Big spending cut just one of many
It's an ugly business when spendthrift legislators are forced to confront the error of their ways.
People all across the country have been clamoring for their public officials to act in a bipartisan fashion.
Well, Illinois residents got that in spades this past week when legislative Democrats and Republicans joined together to put an end to free health insurance premiums for 78,000 retired state employees.
The Illinois House voted 74-43 on Thursday to repeal this extremely generous perk, which costs taxpayers $800 million a year. On Friday, the state Senate followed suit, approving the measure 31-20
The legislative action was greeted with hosannas by Gov. Pat Quinn, who undoubtedly has felt lonely in his calls for spending cuts in major state programs.
The legislation was sponsored by Illinois House Speaker Michael Madigan, and his proposal had been interpreted in some quarters as a threat designed to get various constituencies to the bargaining table and settle on a package of spending cuts.
But Madigan proved to be more serious than some people recognized. Either that or those who resisted his blandishments forgot that Madigan runs over those he cannot bend to his will.
Madigan, a Chicago Democrat who runs the House with an iron fist, indicated that eliminating the free health insurance is just the first of several planned steps. Also on the budget agenda are proposals to cut an estimated $2.7 billion in Medicaid costs and put the state's public pension systems, which are underfunded by $80-billion-plus, on a firmer financial footing.
"The prescription on the table is huge," Madigan said. "This is one small part of it. ... If we can't do this (eliminate free health insurance for retirees), what in the world are we going to be able to do?"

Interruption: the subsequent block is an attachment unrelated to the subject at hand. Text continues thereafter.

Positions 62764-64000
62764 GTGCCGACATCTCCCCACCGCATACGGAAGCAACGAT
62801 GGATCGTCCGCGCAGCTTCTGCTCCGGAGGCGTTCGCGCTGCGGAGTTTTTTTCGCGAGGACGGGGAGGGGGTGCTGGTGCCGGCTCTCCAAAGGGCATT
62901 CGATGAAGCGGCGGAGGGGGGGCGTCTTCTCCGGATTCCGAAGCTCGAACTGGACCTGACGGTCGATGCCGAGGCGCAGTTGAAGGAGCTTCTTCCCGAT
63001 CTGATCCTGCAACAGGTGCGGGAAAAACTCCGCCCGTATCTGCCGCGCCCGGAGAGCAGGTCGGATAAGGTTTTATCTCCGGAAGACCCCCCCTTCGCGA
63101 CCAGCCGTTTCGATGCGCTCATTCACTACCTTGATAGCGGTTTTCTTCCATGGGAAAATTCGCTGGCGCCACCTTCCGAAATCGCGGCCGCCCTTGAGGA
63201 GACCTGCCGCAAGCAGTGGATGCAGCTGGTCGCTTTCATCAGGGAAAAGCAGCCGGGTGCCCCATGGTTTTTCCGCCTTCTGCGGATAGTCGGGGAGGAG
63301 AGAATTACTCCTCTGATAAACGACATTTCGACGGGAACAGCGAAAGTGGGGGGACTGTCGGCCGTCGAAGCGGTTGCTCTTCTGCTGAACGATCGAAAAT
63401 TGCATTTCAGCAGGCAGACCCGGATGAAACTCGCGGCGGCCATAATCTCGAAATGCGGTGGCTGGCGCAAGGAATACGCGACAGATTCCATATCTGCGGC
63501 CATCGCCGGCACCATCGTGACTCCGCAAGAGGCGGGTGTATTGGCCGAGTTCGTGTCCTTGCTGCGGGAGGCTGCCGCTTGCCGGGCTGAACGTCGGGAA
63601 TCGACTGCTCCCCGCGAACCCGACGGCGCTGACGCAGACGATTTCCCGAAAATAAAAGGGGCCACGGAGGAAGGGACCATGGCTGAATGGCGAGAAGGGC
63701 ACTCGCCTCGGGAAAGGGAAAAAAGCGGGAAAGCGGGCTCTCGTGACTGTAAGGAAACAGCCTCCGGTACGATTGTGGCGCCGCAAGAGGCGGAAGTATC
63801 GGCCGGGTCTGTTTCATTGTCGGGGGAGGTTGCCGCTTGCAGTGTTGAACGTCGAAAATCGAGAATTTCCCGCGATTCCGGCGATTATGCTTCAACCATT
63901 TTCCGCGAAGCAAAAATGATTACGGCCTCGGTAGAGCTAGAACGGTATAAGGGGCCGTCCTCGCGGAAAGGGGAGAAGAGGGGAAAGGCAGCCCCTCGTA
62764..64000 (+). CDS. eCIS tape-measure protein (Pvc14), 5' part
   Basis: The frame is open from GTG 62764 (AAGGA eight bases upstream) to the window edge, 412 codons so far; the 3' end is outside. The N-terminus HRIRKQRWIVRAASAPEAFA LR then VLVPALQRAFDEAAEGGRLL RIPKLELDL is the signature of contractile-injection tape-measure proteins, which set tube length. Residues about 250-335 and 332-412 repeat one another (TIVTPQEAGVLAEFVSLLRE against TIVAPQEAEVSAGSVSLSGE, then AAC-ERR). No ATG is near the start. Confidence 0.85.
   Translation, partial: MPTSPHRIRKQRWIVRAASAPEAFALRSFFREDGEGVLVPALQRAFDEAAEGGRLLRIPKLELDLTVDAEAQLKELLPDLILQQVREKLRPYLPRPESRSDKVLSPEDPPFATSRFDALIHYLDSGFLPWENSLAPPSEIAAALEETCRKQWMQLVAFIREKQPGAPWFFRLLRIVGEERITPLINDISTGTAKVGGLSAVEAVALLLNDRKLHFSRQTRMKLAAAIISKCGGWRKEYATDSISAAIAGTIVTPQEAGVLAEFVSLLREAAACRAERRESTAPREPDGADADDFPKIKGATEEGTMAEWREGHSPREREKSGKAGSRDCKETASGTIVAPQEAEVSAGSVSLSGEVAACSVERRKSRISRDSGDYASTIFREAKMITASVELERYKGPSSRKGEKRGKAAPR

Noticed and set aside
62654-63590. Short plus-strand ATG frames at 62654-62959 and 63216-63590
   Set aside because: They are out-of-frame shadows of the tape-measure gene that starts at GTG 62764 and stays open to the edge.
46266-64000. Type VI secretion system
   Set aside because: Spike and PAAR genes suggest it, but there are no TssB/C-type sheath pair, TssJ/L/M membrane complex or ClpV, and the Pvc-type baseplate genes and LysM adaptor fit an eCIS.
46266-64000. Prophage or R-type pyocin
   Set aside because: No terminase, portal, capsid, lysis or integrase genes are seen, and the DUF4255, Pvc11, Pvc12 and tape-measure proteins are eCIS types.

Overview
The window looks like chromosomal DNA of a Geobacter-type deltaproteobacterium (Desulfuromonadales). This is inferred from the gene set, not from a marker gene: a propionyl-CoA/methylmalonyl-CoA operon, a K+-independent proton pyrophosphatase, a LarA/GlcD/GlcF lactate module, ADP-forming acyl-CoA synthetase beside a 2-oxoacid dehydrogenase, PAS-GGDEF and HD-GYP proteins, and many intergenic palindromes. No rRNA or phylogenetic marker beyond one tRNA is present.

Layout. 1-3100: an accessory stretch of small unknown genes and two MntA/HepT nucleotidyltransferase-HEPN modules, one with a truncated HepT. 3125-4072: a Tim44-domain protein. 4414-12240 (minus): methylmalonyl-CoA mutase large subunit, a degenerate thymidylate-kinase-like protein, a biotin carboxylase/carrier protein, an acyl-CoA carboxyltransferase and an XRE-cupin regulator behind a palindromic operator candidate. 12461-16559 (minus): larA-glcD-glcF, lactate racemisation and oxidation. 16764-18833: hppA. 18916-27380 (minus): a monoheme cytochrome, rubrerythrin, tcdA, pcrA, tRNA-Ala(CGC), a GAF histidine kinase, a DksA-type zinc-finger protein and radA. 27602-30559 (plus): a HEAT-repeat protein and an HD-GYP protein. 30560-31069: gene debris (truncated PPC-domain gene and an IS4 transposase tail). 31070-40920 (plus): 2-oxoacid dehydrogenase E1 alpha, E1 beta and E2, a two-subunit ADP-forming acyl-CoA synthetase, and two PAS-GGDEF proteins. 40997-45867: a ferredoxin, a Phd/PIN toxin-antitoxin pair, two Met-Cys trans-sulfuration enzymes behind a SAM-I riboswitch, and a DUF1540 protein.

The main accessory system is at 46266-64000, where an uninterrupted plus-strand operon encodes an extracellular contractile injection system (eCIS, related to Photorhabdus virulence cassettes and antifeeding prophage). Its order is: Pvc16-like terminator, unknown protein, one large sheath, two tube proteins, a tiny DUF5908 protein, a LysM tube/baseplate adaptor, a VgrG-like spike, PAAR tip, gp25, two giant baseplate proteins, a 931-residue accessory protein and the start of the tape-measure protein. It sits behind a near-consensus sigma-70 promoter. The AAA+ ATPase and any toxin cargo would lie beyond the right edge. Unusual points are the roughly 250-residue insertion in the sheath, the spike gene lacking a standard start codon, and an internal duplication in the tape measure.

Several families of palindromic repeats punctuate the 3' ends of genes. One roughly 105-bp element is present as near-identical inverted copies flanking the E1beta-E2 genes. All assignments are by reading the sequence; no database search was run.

While private sector workers may be astounded to learn that state retirees received free health insurance, public sector retirees will be angry and disturbed at being required to pay for what they have been receiving free.
That's why local Democrat state Sen. Mike Frerichs of Champaign and Democratic state Rep. Naomi Jakobsson of Urbana voted no — along with area Republican state Reps. Chapin Rose of Mahomet, Adam Brown of Decatur, Jason Barickman of Champaign, and Bill Mitchell of Forsyth.
Obviously, they perceived a yes vote as too politically dangerous because thousands of their constituents are retired state employees.
Voting in favor of ending the perk were area state Sens. Bill Brady of Bloomington and Shane Cultra of Onarga and state Reps. Dan Brady of Bloomington and Chad Hays of Catlin, all Republicans.
State Sen. Dale Righter, a Mattoon Republican, apparently was too terrified to even show up in Springfield. He sent word that he was attending a track meet.
What happened this past week is what Quinn has described as Illinois' "rendezvous with reality." The state is not just broke, but deeply in debt and facing the threat of downgrades in its bond ratings. Despite last year's huge income tax increase, there is not enough money to finance benefits many have come to take for granted.
Although last week's vote was bad news for state retirees, it might not be as bad as some fear. The state's Central Management Services Department is required under the legislation to determine how much retirees will pay in insurance premiums, with the highest paid pensioners paying the most and the lowest paying the least.
That also means, however, that the state won't really save the entire $800 million in current costs.
Planned cuts in Medicaid, of course, will affect low-income families and individuals. So-called pension reforms will focus on eliminating automatic cost-of-living increases and requiring greater contributions from public pension system enrollees, both of which are certain to cause more anger.
Quinn, Madigan, Senate President John Cullerton, House Republican Leader Tom Cross and Senate Republican Leader Christine Radogno have defended their focus on these programs by arguing that unless cuts are made, Illinois will be unable to fund core state functions like education, road improvements and law enforcement. Also targeted for cuts are state facilities, including the state's super-maximum prison in Tamms.
There is no question that legislators are confronting difficult challenges, and there's no guarantee that the coalition that eliminated the free health care program will hold. But everyone knew the day eventually would come when the money would run out and the spending party would be called to an abrupt end.